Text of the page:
Washington DC, Feb. 22 - A study published today in Science illuminates the extent of global fishing - down to individual vessel movements and hourly activity - and opens an unprecedented gateway for improved ocean management.

The study shows that, while the footprint of capture fishing extends across more than half the global ocean, activity is clearly bounded by different management regimes, indicating the role well-enforced policy can play in curbing over-exploitation.

Using satellite feeds, machine learning techniques and common ship tracking technology, a team of researchers from Global Fishing Watch, the National Geographic Society's Pristine Seas project, University of California Santa Barbara, Dalhousie University, SkyTruth, Google, and Stanford University found that industrial fishing covers more than 55 percent of the ocean's surface - over four times the area covered by agriculture.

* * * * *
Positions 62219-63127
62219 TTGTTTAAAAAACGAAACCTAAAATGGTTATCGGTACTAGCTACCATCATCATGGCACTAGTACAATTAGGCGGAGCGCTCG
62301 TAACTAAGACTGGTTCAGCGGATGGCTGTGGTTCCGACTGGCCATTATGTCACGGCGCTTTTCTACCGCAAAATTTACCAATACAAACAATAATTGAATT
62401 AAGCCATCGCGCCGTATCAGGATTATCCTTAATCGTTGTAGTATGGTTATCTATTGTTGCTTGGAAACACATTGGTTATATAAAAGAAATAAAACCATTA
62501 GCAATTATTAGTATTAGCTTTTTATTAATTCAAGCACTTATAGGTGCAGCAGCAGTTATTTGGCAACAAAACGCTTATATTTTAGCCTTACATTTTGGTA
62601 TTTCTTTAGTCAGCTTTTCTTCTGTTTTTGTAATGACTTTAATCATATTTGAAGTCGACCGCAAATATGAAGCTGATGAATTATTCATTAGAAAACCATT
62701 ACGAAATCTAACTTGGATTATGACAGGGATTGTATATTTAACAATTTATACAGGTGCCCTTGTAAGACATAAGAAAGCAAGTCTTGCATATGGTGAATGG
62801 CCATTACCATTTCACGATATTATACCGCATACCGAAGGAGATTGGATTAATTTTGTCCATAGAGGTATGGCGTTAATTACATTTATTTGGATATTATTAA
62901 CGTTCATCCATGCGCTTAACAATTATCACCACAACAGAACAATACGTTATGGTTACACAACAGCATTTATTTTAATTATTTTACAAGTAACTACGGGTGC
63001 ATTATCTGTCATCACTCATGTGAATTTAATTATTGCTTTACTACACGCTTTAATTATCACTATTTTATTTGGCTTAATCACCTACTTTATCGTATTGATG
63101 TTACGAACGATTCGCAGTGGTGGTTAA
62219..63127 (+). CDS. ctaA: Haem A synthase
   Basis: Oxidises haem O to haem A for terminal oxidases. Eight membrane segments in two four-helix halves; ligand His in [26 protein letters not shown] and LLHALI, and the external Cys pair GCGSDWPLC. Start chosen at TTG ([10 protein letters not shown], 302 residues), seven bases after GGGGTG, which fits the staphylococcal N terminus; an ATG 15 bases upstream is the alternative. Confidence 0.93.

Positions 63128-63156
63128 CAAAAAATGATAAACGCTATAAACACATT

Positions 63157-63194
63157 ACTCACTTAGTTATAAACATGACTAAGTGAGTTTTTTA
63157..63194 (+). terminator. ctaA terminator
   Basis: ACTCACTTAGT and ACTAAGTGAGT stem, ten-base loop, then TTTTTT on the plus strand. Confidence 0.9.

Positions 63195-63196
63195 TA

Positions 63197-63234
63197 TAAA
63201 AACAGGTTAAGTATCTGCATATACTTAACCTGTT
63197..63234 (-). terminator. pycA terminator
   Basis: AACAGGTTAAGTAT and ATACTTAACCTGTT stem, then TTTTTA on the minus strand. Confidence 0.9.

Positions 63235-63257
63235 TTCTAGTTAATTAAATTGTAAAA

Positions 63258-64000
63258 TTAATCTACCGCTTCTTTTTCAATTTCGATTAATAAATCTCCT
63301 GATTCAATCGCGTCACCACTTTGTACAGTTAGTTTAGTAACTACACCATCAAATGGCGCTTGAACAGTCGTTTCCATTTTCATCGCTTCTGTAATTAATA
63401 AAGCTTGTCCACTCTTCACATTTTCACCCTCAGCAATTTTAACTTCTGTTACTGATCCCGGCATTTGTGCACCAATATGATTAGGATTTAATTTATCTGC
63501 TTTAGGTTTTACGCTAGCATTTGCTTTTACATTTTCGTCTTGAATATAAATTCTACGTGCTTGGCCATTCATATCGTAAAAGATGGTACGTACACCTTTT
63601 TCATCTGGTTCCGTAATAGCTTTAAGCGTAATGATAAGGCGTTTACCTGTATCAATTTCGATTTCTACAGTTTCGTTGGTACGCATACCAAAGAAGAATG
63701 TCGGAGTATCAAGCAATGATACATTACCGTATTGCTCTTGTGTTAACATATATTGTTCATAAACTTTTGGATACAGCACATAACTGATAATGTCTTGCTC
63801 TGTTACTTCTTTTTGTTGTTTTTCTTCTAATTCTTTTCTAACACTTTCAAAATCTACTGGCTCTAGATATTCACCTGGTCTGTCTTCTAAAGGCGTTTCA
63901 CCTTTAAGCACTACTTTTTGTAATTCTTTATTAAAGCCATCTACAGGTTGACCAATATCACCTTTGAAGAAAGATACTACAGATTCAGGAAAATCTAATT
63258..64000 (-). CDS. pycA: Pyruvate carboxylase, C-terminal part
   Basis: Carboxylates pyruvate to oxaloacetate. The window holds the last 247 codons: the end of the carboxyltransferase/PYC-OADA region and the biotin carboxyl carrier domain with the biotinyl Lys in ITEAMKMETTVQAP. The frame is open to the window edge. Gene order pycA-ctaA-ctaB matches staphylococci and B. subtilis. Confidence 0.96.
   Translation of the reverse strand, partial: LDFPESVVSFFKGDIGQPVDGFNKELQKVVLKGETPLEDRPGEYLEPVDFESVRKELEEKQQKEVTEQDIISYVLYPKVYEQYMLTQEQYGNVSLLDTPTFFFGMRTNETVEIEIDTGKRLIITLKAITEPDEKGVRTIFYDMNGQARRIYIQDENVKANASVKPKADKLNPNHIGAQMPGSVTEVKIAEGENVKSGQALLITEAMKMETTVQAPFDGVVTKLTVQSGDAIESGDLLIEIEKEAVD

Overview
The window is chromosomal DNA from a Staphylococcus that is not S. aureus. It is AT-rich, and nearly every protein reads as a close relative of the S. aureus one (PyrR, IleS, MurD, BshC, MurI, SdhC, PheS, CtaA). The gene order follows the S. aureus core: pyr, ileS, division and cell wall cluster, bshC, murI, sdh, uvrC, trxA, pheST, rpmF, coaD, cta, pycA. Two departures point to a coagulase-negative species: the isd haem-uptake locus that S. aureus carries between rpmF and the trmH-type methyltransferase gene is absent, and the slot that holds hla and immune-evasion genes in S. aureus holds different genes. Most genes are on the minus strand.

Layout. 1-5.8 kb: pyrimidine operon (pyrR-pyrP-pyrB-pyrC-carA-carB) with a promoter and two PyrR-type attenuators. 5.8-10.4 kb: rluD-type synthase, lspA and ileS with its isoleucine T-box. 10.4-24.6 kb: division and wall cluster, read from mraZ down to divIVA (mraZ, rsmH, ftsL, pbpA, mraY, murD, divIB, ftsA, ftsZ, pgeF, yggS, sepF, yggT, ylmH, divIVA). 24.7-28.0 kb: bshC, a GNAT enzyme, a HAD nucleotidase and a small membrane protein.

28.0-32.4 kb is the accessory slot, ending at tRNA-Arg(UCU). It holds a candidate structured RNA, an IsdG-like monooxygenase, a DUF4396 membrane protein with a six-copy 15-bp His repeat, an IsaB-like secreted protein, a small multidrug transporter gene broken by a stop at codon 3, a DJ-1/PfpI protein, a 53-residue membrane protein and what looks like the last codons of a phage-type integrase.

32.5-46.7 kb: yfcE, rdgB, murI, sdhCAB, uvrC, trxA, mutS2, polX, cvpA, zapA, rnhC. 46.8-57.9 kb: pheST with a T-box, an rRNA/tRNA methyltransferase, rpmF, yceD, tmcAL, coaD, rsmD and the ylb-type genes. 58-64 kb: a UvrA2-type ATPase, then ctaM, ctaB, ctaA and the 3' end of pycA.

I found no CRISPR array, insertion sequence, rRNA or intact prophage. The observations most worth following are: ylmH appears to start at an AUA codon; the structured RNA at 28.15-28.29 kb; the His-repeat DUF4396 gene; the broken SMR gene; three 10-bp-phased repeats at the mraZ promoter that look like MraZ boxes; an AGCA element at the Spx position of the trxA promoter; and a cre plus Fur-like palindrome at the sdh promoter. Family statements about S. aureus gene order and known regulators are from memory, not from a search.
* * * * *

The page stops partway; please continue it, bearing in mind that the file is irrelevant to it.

"By publishing the data and analysis, we aim to increase transparency in the commercial fishing industry and improve opportunities for sustainable management," said lead author, David Kroodsma, the Director of Research and Development at Global Fishing Watch.

While most nations appear to fish predominantly within their own exclusive economic zones (EEZs), China, Spain, Taiwan, Japan and South Korea account for 85 percent of observed fishing on the high seas.

The total area of the ocean fished is likely higher than the 55 percent estimated, as the data do not include some fishing effort in regions of poor satellite coverage or in EEZs with a low percentage of vessels using AIS.

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